Buying time for new lungs

  • Article by: LAURAN NEERGAARD ASSOCIATED PRESS
  • Updated: July 5, 2014 - 3:03 PM

An experimental device works as dialysis for lungs.

“That machine is a lifesaver. You get a call at the last second … that’s a miracle. ” Jon Sacker

Jon Sacker was near death, too sick for doctors to attempt the double lung transplant he needed. His only chance: A machine that essentially works like dialysis for the lungs.

But the device has not been approved by the Food and Drug Administration and there were none in the country. It would take an overnight race into Canada to retrieve a Hemolung.

Sacker, 33, rapidly improved as the device cleansed his blood of carbon dioxide — so much so that in mid-March, 20 days later, he got a transplant after all. “That machine is a lifesaver,” said Sacker, whose first set of lungs were destroyed by cystic fibrosis and whose second set were damaged by an infection.

Sacker’s struggle highlights a critical void: There is no fully functioning artificial lung to buy time for someone awaiting a transplant, like patients who need a new heart can stay alive with an implanted heart pump or those with failing kidneys can turn to dialysis.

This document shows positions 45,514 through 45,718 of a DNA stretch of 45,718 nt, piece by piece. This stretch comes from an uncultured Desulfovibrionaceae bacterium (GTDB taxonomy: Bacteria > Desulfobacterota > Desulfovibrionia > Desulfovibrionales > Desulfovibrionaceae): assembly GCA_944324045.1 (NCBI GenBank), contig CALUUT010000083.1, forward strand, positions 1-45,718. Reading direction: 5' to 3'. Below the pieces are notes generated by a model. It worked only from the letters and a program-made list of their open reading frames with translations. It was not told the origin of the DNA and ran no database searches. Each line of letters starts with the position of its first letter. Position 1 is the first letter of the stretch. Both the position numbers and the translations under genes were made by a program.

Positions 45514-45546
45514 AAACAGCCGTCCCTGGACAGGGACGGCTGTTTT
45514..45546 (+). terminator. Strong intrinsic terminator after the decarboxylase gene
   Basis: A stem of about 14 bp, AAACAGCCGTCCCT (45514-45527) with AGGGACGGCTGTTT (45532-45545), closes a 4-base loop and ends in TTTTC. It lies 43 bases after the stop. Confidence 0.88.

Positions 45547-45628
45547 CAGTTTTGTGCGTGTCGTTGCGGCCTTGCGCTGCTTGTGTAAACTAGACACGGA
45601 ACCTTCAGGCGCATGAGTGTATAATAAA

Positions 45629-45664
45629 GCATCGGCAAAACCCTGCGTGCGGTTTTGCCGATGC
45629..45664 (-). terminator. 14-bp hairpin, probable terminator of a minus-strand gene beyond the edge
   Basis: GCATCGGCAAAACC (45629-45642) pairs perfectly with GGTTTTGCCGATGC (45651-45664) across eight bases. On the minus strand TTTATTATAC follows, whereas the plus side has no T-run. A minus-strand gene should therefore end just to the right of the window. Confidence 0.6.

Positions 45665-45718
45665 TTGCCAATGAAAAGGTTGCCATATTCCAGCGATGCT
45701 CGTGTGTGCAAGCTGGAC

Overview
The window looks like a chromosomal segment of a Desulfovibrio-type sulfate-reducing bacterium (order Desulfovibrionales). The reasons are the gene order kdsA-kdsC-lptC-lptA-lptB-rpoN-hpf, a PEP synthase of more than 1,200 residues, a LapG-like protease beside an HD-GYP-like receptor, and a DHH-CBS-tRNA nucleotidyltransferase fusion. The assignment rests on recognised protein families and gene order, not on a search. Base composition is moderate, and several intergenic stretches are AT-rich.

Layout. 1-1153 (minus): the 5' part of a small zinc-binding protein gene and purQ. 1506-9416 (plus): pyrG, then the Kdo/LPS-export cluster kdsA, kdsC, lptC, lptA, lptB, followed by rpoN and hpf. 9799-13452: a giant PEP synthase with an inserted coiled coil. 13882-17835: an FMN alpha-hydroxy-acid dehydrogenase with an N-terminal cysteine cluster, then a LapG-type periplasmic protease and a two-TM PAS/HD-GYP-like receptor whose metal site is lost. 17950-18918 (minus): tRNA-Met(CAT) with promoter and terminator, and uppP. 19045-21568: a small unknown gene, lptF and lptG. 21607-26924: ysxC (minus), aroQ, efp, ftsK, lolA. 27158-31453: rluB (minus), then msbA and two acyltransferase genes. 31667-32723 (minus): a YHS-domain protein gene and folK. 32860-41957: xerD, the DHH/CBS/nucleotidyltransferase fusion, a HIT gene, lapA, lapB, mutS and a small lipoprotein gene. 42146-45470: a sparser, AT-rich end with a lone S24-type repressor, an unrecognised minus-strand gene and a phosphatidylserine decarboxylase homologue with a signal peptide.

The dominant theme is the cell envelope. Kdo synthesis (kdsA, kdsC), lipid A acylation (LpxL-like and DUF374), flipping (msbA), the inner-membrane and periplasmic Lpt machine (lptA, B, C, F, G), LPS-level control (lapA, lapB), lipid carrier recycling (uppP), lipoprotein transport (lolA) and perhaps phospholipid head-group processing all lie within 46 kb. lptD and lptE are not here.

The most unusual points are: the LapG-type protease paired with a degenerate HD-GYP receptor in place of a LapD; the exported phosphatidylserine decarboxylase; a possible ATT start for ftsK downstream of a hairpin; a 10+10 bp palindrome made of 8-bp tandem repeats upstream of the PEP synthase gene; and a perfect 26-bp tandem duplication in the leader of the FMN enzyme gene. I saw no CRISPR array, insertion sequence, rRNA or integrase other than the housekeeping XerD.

“It seems like it should be possible for the lung as well,” said Dr. Andrea Harabin of the National Institutes of Health.

NIH-funded researchers are working to develop wearable respiratory devices that could do the lungs’ two jobs — supplying oxygen and getting rid of carbon dioxide — without tethering patients to a bulky machine. It has proven challenging.

“The lung is an amazing organ for gas exchange. It’s not so easy to develop a mechanical device that can essentially replace the function of a lung,” said bioengineer William Federspiel of Pitt’s McGowan Institute for Regenerative Medicine, who helped invent the bedside Hemolung and is working on these next-step devices.

Thousands each year suffer acute lung failure from trauma or disease that hits too suddenly to even consider transplant.

Sacker doesn’t remember the fight for his life; he was sedated. But his wife has told him how touch and go it was. “We had actually just almost decided to turn the ventilator off, because we were putting him through suffering,” said Sacker’s wife, Sallie. Then the phone rang: The experiment was on.

“You get a call at the last second about a device that has never been used here in the United States — that’s a miracle,” he said.

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